Theatre is a collaborative form of fine art that uses live performers, typically actors or actresses, to present the experience of a real or imagined event before a live audience in a specific place, often a stage.
The origins of theatre can be traced back to Greece, according to Aristotle (384–322 BCE), the first theoretician of theatre. From there the concept of uses live performance travelled around the world first reaching the Romans and then we the history of the earliest-surviving fragments of Sanskrit drama date from the 1st century BCE in India. As theatre evolved with the Eastern theatrical traditions of China and Japan, the Post classical theatre in the west was something that actually changed the course of theatre for the years to follow. We have the traditional Types of theatre that spread from Drama to Musical theatre, Comedy to tragedy and improvisation. These were then sub-categorised by many modern theatre movements making to more relevant to the diverse world we live in. These sub-categories range from Broadway Theatre to Street Theatre, Community Theatre, Fringe theatre, etc.
We have established that theatre has been around for thousands of years. The art form has developed and become a part of our culture. Film has sprung up from theatre. So now with all this improvisation in the mode of entertainment today, is theatre really relevant in a modern world of technology?
First of all, the truth is that theatre audiences are aging somewhat. But the fact remains that the theatrical experience is unlike any that can be found on Netflix or in a video game. Theatre explores the human experience: the positives and the negatives of our living existence. Going to a play is a chance for us to take this all in, and hopefully, if we have a willing partner, to discuss it afterward.
Secondly, we can even look at a Shakespeare play and find connections to anger, love, and hate, Although we cannot understand how Macbeth can murder the king, we can understand the allure of power and prestige, and, of course, the consequences that arise from greed and moral corruption. All of these elements still exist in our world today!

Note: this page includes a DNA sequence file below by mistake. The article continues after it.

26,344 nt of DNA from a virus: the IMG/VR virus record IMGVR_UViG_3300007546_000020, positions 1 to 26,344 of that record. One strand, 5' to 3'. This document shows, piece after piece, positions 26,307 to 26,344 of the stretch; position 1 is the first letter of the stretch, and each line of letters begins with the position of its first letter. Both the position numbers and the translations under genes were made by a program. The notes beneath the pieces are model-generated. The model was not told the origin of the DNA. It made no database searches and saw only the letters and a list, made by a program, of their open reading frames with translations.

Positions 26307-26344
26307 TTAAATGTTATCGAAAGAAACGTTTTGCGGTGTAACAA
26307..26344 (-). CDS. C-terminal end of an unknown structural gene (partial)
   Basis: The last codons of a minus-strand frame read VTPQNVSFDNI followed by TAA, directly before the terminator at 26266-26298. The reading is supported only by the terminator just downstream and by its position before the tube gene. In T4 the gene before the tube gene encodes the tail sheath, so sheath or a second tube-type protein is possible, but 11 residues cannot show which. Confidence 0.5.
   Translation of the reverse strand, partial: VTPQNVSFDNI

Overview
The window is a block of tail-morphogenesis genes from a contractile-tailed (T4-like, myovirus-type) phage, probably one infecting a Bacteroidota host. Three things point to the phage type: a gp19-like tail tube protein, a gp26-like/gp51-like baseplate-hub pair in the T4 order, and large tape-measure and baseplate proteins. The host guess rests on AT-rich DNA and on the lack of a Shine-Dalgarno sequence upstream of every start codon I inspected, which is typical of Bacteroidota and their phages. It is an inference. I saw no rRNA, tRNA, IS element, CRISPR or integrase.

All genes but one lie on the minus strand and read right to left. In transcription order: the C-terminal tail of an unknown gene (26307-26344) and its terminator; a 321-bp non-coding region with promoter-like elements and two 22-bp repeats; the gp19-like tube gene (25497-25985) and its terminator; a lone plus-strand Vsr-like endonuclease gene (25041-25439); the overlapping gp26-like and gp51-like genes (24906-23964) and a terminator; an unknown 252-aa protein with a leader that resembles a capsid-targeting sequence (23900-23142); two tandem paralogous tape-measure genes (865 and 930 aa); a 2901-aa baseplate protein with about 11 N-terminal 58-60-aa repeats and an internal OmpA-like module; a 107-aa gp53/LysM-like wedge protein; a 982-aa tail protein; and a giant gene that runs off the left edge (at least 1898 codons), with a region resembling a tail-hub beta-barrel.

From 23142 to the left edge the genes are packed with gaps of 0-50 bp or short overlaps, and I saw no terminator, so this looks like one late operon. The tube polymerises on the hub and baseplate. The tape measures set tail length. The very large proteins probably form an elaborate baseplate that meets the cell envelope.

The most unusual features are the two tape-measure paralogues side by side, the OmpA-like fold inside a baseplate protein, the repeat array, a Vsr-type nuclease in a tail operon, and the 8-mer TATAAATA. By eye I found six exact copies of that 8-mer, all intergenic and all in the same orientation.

Lastly, outside of entertaining us, theatre often encourages us to think deeply and, perhaps, question our beliefs. Reasoning and contemplating other viewpoints is important to our development as tolerant and loving individuals. Going to the theatre provides for the opportunity to gather together and explore the human condition. The experience is more authentic, organic, and real. You know the actor in front of you is doing what they claim they are doing. You can feel the emotion in a way that isn’t as palpable in film. The experience is just more visceral.
There are many arguments in our world built on bias of Theatre Arts in our culture. There are many people who believe that theatre is important not only for our entertainment, but also to build up a culture in a quickly growing uncultured generation. Conversely, there are those who believe that theatre is not important because there are more immediate forms of entertainment. Looking past the opinions of each group, there are facts derived from studies and observation involved that thespians and other theatre supporters may base their ideas. In an experiment in 2011, results showed that the learning and problem solving skills, among other psychological capabilities, were greatly improved the longer the individuals being observed had been involved in theatre. The opinions of those opposed to theatre being important usually can be rooted back to a hatred, an apathy, a belief in the stereotypes, or a lack of knowledge of theatre.